About Roni Loren
Roni [Site | Fb | Tw | Goodreads] wrote her first romance novel at age fifteen when she discovered writing about boys was way easier than actually talking to them. Since then, her flirting skills haven’t improved, but she likes to think her storytelling ability has. Though she’ll forever be a New Orleans girl at heart, she now lives in Dallas with her husband and son.
If she’s not working on her latest sexy story, you can find her reading, watching reality television, or indulging in her unhealthy addiction to rockstars, er, rock concerts. Yeah, that’s it. She is the National Bestselling Author of The Loving on the Edge series from Berkley Heat.
About Call on Me
Oakley Easton wants two things: to be a good mom to her daughter and to ditch her less than ideal night job. Hooking up with bad boy drummer Pike Ryland? Not on the agenda. She needs a promotion. Not sex, tattoos and rock ’n’ roll.
Pike isn’t about to let Ms. Prim and Proper shut him down so easily, especially when he stumbles upon Oakley’s sexy night job. She’s only playing a role on those late night calls with strangers, but when he gets her on the line, all bets are off. He won’t stop until that sultry voice is calling his name for real.
But as they move from anonymous fantasies in the dark to the flesh-on-hot-flesh reality of the bedroom, the risk of falling in love becomes all too high. And the safe, quiet world that Oakley’s worked so hard to create is about to be exposed to the one person who could ruin it all.
Top 5 On the Spot Interview with Roni
As a writer, what are your top 5 must-haves when you sit down to write?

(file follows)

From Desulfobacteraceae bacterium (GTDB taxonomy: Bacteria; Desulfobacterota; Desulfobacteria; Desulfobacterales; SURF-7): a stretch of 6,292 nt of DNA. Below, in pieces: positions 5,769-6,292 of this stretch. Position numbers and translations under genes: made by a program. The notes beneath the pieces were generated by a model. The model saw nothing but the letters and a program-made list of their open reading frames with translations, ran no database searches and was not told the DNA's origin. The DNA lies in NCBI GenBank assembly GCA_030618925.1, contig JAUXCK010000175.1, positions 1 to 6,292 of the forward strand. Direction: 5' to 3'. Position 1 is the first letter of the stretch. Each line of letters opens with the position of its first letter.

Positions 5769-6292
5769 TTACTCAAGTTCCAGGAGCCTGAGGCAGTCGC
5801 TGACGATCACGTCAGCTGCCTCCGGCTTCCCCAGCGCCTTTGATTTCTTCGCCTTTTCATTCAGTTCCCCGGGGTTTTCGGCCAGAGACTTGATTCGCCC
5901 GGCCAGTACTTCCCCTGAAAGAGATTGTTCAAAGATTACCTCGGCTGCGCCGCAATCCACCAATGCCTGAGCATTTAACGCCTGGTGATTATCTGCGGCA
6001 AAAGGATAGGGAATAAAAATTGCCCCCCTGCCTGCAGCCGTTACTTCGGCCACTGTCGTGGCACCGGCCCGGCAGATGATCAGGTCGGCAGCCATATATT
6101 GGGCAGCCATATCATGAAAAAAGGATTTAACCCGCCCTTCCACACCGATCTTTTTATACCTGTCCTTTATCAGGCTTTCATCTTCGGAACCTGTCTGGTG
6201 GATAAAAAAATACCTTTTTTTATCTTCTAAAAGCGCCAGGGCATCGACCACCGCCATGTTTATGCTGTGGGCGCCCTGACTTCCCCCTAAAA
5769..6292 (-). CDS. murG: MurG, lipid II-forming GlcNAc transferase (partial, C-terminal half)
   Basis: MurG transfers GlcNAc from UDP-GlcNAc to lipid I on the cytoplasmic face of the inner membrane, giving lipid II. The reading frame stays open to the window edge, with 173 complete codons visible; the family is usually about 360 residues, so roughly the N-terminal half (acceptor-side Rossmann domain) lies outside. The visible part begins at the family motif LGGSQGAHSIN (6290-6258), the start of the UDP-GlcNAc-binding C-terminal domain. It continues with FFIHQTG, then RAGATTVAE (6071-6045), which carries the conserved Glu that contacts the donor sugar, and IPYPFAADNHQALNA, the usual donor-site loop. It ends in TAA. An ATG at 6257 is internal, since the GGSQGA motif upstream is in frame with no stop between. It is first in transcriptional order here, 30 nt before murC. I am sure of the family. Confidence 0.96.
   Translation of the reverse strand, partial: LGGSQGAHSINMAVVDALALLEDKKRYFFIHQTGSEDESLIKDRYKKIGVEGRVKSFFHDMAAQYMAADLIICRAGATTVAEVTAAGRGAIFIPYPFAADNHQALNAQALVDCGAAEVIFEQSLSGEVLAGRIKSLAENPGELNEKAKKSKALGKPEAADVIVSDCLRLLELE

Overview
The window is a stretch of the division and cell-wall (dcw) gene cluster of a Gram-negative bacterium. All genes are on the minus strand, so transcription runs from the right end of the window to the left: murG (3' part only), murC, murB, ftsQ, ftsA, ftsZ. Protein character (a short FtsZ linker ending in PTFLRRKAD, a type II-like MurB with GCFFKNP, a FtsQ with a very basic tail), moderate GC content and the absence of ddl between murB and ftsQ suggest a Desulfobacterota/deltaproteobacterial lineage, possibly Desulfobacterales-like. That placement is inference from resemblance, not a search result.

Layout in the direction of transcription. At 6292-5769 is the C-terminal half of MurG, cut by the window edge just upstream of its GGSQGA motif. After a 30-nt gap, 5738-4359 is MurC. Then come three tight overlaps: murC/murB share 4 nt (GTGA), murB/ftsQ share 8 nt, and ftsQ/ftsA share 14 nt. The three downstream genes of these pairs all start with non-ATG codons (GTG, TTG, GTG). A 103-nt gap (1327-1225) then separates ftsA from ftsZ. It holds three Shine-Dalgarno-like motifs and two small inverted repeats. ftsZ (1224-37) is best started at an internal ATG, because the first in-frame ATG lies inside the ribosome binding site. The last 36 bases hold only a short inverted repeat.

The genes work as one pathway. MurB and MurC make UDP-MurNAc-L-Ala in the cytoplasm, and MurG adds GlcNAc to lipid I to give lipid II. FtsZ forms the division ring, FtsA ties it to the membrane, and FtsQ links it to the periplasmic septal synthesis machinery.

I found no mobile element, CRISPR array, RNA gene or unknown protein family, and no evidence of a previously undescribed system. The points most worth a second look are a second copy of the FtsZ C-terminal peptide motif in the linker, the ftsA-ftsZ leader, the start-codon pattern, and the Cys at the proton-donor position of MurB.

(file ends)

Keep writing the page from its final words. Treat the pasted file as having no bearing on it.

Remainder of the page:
I wish I could say inspiration because it would be lovely to have that every day when I sit down. But the muse is a finicky sucker, and I have to write even when he decides to sleep in. But these are some of the things that are my must haves for my writing day.
- Caffeine – In the morning, this means coffee. The rest of the day iced tea. I’m not breaking any writer stereotypes with that one I’m afraid. Although, I am a new coffee drinker. I hated it every time I tried it until a few months ago. Then all of a sudden it was like—oh, NOW I get it. Does this mean I’m getting old? 😉
- Music – I have trouble writing in silence, so Spotify is always on. If I’m in the writing zone, I listen to my faves playlist, which has everything from rock to country to pop and 80s. But other times, I’m easily distracted by music with words or music that’s too “loud.” Those days I pick from the bazillions of playlists that Spotify has. I really like Indie Chill Covers and Instrumental Covers lists because they’re songs I know but they are mellower, or in the case of the instrumentals, have no words to sing along to.
- Baby Name book – I keep one on my desk because I’m always reaching for it to name side characters. I know there are websites for this, but I find a paperback way easier in this case.
- Good notebooks and pens – I’m not one of those writers who writes in longhand. I’m not patient enough for that. But I do keep a notebook right next to me to make notes or jot down ideas. The Greenroom notebooks are my fave because they’re recycled and have that ivory colored paper which is easier on my eyes. You can get them at Target. And I am super picky about the pens I use. I like writing in pretty colors and am partial to Pentel EnerGel and Papermate InkJoy.